The Other Problem With the Olympics

It happens every two years. People gripe about the Olympics. Corruption in the International Olympic Committee, doping scandals, and the like. They swear they aren’t going to follow them, and yet they keep an eye on the medal tables and whatever else the media tells them to pay attention to.

In and among their litany of complaints, they might mention how the Games have gotten too expensive for a city to host. The displacement of people, the disruption of everyday life for the residents, the oppressive security measures, the wasteful expenditures on facilities that will never turn a profit (as if making money was the only reason to host the Games).

They have a point. The Games have gotten rather expensive. But it’s not just inflation, or hosts trying to “one up” the previous games.

It’s that the Olympics have gotten too big.

Let’s look at the numbers. In 1988 – the first Games after we got all those stupid boycotts out of our system – the Summer Olympics in Seoul saw some 8,400 athletes competing in 237 events. The Winter Games in Calgary had 1,400 athletes in 46 events. In Rio, over 11,000 athletes are competing in 306 events. The bloat is even greater in the Winter Olympics. Sochi had over 2,800 athletes in 98 events – twice the numbers from Calgary. It’s become virtually impossible to take in all the events in all the sports.

It’s not just population growth producing more qualifying athletes.

Since 1990, over thirty countries have appeared on the globe. The breakups of the Soviet Union and Yugoslavia, island groups in the Pacific becoming independent, and civil wars in Africa have all created new nations. And as a matter of national pride, they all want to send teams to the Olympics.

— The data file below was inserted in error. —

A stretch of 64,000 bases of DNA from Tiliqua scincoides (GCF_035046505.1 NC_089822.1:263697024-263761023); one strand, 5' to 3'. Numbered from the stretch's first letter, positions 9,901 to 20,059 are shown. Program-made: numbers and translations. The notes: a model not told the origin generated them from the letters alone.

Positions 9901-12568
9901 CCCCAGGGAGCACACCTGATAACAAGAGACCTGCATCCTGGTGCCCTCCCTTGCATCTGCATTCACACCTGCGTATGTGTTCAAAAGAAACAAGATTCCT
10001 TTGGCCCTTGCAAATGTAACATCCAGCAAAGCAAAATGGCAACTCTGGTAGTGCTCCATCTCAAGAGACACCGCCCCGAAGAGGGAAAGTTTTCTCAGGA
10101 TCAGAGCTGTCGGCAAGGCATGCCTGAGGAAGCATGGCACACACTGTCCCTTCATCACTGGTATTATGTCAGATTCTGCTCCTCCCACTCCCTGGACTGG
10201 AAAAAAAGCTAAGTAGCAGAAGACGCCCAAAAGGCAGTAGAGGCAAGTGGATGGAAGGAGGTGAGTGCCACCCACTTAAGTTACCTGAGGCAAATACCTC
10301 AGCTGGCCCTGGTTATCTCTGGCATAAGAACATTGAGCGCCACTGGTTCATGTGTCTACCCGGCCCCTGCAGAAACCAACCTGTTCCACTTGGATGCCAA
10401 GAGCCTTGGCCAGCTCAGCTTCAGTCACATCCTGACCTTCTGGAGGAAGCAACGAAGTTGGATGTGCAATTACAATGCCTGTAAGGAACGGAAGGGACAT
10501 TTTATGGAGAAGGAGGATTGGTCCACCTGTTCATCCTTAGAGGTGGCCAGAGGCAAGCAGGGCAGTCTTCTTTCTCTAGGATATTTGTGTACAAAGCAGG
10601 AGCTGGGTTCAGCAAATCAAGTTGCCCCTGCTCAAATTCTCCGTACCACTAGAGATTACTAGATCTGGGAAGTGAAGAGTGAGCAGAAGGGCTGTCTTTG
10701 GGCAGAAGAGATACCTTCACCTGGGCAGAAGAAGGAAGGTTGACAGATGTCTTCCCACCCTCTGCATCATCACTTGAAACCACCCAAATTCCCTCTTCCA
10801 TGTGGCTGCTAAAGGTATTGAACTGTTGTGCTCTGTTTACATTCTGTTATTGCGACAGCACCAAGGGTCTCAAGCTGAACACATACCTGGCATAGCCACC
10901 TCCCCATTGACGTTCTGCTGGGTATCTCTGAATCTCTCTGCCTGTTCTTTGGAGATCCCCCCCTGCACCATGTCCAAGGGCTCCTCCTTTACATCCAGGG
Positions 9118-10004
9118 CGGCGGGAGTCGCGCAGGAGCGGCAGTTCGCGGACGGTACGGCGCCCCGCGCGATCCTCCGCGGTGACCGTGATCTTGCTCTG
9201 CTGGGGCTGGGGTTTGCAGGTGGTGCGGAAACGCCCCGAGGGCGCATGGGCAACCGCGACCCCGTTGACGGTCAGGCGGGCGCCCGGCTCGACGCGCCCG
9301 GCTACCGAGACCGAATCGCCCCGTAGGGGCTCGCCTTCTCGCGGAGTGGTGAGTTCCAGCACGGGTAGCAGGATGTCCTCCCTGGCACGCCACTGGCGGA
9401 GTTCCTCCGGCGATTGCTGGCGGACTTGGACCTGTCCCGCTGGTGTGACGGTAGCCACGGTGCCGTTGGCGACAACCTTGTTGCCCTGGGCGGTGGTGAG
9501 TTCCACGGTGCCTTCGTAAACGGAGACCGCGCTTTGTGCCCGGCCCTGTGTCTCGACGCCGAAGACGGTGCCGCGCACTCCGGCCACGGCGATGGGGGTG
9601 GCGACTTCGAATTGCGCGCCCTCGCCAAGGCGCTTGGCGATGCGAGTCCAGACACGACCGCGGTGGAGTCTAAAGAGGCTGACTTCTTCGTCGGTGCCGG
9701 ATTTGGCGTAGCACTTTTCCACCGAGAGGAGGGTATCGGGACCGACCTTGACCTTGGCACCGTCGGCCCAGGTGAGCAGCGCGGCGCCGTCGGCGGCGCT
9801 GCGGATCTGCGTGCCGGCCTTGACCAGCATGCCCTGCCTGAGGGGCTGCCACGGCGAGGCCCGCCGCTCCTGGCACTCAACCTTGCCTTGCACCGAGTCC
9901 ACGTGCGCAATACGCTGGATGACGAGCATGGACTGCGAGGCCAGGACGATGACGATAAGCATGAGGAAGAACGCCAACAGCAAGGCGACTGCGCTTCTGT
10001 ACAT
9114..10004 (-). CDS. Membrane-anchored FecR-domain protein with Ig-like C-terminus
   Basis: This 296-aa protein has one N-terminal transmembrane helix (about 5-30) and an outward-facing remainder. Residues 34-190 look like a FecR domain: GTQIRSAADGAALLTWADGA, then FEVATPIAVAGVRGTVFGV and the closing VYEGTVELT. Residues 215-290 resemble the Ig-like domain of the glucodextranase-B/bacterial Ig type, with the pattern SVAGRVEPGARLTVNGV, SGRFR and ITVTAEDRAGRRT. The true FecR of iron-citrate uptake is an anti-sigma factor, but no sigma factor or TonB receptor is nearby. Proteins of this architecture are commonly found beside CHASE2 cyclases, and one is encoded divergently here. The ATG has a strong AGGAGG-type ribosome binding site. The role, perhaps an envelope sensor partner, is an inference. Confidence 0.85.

New sports have been added. Snowboarding and freestyle skiing in the Winter Games and badminton and taekwondo in the Summer Games are all newcomers – with athletes and teams coming to participate. There are more and more events for women, too.

And it’s not just all the new athletes; each delegation needs to bring along coaches, trainers, judges, and other staff as well….

No wonder the Games have bloated to the point where only a great First World country – or a totalitarian dictatorship – can afford to host them.

A couple of easy solutions present themselves.

* Limit the number of athletes a country can send, or the number of events they can compete in. There already are such limits; the call here is to increase them.
*Tighten up the scores / times / whatever that are needed to qualify for the Olympics. That should cut down on the number of participating athletes by eliminating those who don’t really have a chance at a medal.
* Stop adding “sports” that aren’t really sports, and even get rid of a few. Look, “rhythmic gymnastics” is definitely pretty to watch, and requires a great amount of physical skill – but it’s nothing more than glorified dancing. And unless you’re doing it as an endurance contest, it’s NOT A SPORT. Same goes for skateboarding and surfing, which are actually being talked about as new sports for the Summer Games. No matter how much physical skill and stamina they may require, if you need a judge to tell you who won, it’s NOT A SPORT.
* Enough with countries that aren’t really countries. The IOC has more member nations than the UN! Puerto Rico, American Samoa, the US Virgin Islands, and Guam are all territories and dependencies of the United States – but the IOC considers them separate entities. They should be lumped in with the US team.


When the IOC isn’t running, organizing, and overseeing the Games, their primary mission is to expand sports and athletics around the world. They help maintain training facilities, and provide some funding to help athletes from poorer countries get to them. They reserve “wild card” entries in some events for athletes from less-developed countries in the hopes that it will stimulate the growth of the sport there. They’ve been the ones pressuring countries like Saudi Arabia to send more women athletes to the Games. The IOC wants MORE athletes in more events in more sports.

There’s not a chance in heck the IOC is going to tell athletes they can’t come.

Guess we’ll have to deal with things as best we can.

2 thoughts on “The Other Problem With the Olympics

  1. Pingback: Fixing the Olympics – II | Pure Blather

  2. Pingback: Bowling in the Olympics | Pure Blather

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